Father and Child Reunion

Beau O’Reilly reconnects with his son the best way he can–in a new stage production.

By Justin Hayford

Not long ago, a 16-year-old boy nearly brought Beau O’Reilly to his knees without saying a word or moving a muscle. O’Reilly, one of the founders of the iconoclastic Curious Theatre Branch, was standing backstage at the Lunar Cabaret when he peered out into the audience. Sitting in the front row was his son, Rory, whom he’d abandoned on the day of his birth.

It takes a lot to rattle O’Reilly. The 47-year-old playwright, actor, musician, and elder statesman of the fringe theater scene has survived battles with booze and drugs, poverty, desertion, homelessness, communal living, and a nervous breakdown. But that day 16 years before had been one of the most harrowing of his life.

In 1982 he was living in Champaign, where he’d moved with his partner Kit Keasey and their daughter Rhiannon a year and a half earlier. Born and raised in Chicago, he’d met Keasey in Madison; she played piano in the band he had formed there, Maestro Subgum and the Whole. “She was a classically based artist doing this cabaret stuff with us in Madison and living in a hippie commune,” O’Reilly says. “So one day she suddenly decided she had to go back to Champaign; she had to study with Herbert Brün, who she studied with in school.” Brün taught composition at the University of Illinois at Urbana-Champaign. “She said, ‘I’m going–come if you want.’ So I did.”

But Champaign might as well have been the dark side of the moon. “I didn’t know anybody there, I’d never lived there, I had no connections,” O’Reilly says. “Nothing to do there except little shows with Kit occasionally.” He landed a job running the Red Herring coffeehouse, the local hippie hangout. Life was uneventful until the day Keasey vanished.

“She just disappeared, literally,” O’Reilly says. “Took our daughter and left. Her moving to Champaign in the first place was an indication of difficulty between us. But she was always fast about things. I made some efforts to find her, but they were lame. I didn’t want to take her to court or whatever. I kept expecting her to come back. But she stayed real, real gone.”

Rhiannon was three when her mother took her away. “That was pretty awful, pretty painful,” O’Reilly says. “And it started this period that was probably already in motion for me. I did a lot of drinking and a lot of drugs, which is why my memory isn’t too good on this period of time.”

But he definitely remembers meeting a woman shortly thereafter named Debby Jobst, although he can’t recall the details. “I thought she was a student. A pretty straight person, by my guesstimation of what that is.”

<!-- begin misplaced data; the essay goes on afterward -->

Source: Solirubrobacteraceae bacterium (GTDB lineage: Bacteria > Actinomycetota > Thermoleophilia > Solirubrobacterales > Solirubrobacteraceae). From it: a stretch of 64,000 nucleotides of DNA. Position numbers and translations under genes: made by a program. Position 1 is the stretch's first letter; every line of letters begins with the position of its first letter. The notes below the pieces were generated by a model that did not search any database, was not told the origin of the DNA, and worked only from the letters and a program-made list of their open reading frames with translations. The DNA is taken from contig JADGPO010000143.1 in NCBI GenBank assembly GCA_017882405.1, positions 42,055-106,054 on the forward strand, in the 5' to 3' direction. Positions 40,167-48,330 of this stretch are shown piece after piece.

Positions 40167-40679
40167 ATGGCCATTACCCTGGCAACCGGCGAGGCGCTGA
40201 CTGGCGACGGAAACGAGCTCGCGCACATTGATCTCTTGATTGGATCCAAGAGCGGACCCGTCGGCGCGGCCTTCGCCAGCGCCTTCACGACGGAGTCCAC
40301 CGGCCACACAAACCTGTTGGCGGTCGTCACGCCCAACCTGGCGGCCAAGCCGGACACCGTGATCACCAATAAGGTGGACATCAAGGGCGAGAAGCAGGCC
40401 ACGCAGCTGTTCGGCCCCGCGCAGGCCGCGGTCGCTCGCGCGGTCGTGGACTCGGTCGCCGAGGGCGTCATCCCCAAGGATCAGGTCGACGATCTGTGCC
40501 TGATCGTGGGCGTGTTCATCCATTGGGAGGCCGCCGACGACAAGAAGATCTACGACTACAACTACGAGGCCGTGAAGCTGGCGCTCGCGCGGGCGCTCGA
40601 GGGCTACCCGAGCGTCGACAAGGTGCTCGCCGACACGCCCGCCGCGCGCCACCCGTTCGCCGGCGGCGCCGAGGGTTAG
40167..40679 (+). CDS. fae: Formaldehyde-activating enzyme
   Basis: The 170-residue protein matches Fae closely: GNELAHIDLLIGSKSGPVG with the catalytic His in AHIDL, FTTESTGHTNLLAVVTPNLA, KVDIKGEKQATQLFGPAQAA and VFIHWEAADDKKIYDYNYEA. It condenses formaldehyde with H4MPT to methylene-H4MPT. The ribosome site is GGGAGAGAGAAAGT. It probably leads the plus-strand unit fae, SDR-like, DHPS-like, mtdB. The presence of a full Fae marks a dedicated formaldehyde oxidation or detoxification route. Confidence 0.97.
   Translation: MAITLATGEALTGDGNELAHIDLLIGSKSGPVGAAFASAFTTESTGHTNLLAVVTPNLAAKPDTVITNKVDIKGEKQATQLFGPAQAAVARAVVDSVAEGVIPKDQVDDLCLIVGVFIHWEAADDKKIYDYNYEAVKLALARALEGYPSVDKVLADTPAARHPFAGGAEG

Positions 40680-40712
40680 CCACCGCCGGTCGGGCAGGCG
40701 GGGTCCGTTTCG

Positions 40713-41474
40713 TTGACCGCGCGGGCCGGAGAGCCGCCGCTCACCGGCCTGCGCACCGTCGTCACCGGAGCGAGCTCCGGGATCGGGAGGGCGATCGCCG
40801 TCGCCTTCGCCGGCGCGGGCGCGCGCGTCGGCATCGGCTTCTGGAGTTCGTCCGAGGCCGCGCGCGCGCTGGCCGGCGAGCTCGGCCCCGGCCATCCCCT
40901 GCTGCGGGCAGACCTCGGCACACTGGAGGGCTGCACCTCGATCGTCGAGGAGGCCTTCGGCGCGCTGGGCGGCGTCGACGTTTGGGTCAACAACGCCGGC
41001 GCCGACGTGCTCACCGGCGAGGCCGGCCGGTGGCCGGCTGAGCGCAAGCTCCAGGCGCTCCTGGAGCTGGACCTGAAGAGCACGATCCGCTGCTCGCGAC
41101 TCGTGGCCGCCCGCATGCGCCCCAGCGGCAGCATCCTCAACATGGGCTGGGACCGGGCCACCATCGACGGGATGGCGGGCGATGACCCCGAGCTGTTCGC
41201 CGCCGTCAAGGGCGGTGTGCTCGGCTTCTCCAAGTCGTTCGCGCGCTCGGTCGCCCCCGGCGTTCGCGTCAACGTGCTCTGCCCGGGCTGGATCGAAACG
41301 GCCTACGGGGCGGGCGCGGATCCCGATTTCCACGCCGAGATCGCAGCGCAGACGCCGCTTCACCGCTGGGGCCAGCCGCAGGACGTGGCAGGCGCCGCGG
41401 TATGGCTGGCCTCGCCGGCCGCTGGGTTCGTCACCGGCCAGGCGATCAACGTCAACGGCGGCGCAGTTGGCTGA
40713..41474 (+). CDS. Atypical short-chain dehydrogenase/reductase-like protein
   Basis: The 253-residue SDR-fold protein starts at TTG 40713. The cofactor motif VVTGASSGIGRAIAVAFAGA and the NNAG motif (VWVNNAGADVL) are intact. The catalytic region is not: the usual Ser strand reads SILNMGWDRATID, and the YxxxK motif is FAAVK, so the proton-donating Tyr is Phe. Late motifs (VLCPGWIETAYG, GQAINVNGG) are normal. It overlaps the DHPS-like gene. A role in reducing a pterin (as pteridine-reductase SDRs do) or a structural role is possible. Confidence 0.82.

Actually, Jobst had finished college long before. She was 28 and worked in early childhood development. She also belonged to an experimental film group that showed films at the Red Herring. She was their projectionist and posterer. “It was my bohemian phase, let’s say,” she says with a laugh.

“Debby and I had a very short-term relationship,” O’Reilly says. “I didn’t think it was going to be something that lasted. I don’t think I was thinking much at all, to be honest.”

Then Jobst informed him that she was pregnant. “I’d just been through this terrible thing. I was way flipped out about losing my daughter. So I said, ‘I just can’t. I can’t be part of this.'”

“It was awful,” Jobst recalls. “But I also knew that I had the power to make my own decision. I wasn’t a teenager, I was 28. I knew I could do it. So I did.”

For the next nine months the two remained friends, although they no longer considered themselves a couple. O’Reilly lost his job at the Red Herring. “I was drinking a lot, doing a lot of dope, and wandering around,” he says. “Living on people’s couches, not really having a place to live. Just very much in disarray, very emotional all the time. I was in this horror show place most of the time.”

He only came out of his fog when his first child, Colm, came to visit. Colm was six years old at the time; his mother had been O’Reilly’s high school sweetheart. “I got it together for those visits, then I’d fall apart again.”

On the day Rory was born, O’Reilly was at Jobst’s side. (He’d been present at the births of his other two children as well.) “Right after the birth, her parents asked me to leave,” he says. “I didn’t know if they meant leave forever or leave for a few minutes. But I assume they thought it was inappropriate for me to be there. And they had the authority to ask me to leave.”

So he headed out onto the street, walking toward a hotel three miles away where a friend had a room. He’d been crashing there recently. He hadn’t had a drink or done any drugs all week, but he began to hallucinate, seeing his children being born over and over again. “I wanted to stop seeing it, but I couldn’t, and it was very painful,” he says. By the time he got to his friend’s room he was chilled to the bone. His friend was out–she had gone to see the new baby–so he walked into her tiny room alone and froze against the wall. “I was convinced that if I moved I would die.”